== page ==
The Initial Consultation
After the paperwork is completed you will be placed into an examination room with your pet. Our technician will come in and get an initial history about your pet. The doctor will complete a physical examination and offer a treatment plan for your pet. Often, it is impossible to give an accurate estimate for the procedure until your pet has received a thorough examination under anesthesia. If you agree to the recommended treatment we can usually perform the procedure the same day or it can be rescheduled for a more convenient time for you.
Preparing your Pet for Surgery
Most animals require fasting prior to the procedure. You should withhold food after 10pm the day before the scheduled procedure. Please let us know if your pet is on special medication when you schedule the procedure to see if it should be administered before your arrive. It is fine to let your pet have access to water overnight, but take it away in the morning. We perform most of our dental procedures in the morning so your pet can go home in the afternoon. It is rare that a patient requires hospitalization overnight.
What to Expect During the Surgery
After your pet has been checked in for surgery, we will collect a blood sample for preanesthetic tests (CBC, Blood Chemistry) and possibly perform other diagnostic tests (Urinalysis, Chest X-Rays). Many of these tests may have been recently performed by your regular veterinarian and do not need to be repeated. We will shave a small spot on your pet's leg for us to place an intravenous (IV) catheter. A preanesthetic medication will be administered to help your pet relax, control post-operative pain, and to lessen the amount of general anesthesia that will be used. An IV medication will be administered to help your pet fall asleep so we can intubate your pet (place a breathing tube) and connect your pet to a gas anesthesia machine. You pet will be connected to monitors to measure vital signs and IV fluids will be administered. The anesthesia time will be determined by the type of procedure performed. We may contact you by phone once we have completed our thorough oral evalution and to give you a more accurate estimate. After the procedure is completed, your pet will recover in our ICU area where they will be closely monitored until they are fully recovered. We will contact you to arrange a pick-up time for your pet.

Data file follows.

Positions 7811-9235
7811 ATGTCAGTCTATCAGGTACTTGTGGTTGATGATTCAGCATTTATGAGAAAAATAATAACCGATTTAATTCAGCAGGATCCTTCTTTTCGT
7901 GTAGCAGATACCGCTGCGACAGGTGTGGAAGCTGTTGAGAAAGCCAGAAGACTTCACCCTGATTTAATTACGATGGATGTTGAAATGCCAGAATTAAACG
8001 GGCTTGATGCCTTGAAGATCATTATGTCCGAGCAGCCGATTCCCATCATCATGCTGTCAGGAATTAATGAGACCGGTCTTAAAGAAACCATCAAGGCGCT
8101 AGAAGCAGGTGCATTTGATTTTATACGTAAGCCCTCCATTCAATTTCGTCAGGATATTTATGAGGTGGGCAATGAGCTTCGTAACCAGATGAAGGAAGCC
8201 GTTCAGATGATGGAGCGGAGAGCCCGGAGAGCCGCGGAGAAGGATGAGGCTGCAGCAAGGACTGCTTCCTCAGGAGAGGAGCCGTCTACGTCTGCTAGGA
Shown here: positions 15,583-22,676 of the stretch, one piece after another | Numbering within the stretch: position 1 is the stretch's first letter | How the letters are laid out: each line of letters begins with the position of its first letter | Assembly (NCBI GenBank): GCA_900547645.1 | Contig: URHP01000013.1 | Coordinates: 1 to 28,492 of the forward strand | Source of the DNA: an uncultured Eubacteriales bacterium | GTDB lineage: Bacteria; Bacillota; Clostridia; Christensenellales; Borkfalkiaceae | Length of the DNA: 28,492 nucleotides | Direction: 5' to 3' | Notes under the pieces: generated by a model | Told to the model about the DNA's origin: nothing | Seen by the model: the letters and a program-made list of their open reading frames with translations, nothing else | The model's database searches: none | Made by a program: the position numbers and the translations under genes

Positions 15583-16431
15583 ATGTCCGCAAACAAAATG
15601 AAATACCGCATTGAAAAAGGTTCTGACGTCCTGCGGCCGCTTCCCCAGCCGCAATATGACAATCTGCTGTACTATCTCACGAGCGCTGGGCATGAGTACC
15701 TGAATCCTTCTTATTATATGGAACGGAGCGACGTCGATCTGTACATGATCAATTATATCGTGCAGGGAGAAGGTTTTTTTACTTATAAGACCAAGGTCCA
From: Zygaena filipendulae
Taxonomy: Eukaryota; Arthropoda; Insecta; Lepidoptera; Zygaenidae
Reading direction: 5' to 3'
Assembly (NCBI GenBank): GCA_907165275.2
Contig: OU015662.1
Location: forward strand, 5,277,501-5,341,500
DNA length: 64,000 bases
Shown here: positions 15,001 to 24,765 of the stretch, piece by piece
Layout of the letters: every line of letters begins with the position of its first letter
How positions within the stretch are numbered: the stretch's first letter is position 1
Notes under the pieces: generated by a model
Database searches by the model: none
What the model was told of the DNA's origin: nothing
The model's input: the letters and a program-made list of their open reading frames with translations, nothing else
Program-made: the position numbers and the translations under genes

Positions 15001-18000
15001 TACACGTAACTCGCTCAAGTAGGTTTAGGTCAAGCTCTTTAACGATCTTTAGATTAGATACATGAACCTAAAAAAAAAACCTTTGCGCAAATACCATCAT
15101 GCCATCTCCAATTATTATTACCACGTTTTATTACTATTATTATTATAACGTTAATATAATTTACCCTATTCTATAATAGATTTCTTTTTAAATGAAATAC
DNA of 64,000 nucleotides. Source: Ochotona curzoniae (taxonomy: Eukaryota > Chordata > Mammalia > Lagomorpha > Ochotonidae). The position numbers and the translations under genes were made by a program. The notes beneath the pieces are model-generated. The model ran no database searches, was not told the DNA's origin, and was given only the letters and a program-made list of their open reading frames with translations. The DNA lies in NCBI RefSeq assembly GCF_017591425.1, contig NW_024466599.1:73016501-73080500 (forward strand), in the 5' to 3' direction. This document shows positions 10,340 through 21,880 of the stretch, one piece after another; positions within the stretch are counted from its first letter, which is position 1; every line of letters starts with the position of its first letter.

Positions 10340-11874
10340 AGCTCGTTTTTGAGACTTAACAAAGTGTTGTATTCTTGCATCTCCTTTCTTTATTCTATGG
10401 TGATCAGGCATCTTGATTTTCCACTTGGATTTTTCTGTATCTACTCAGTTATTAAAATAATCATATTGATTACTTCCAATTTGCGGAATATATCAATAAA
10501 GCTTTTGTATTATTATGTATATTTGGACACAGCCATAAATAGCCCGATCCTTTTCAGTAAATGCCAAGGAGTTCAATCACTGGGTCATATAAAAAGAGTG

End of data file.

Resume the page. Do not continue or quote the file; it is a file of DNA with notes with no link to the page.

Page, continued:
What to Expect After the Surgery
When you arrive to pick up your pet the doctor will discuss the procedure that was performed and go over the written discharge instructions. Any additional questions can be answered at that time. A recheck appointment may be recommended depending on the procedure that was performed. Your pet may be slightly lethargic from the anesthesia, but should improve within 24-48 hours. If oral surgery was performed your pet may have sutures in the mouth that will dissolve within 2-3 weeks. If skin sutures were placed they will require removal in 14 days. A softened diet may be recommended temporarily until the mouth heals.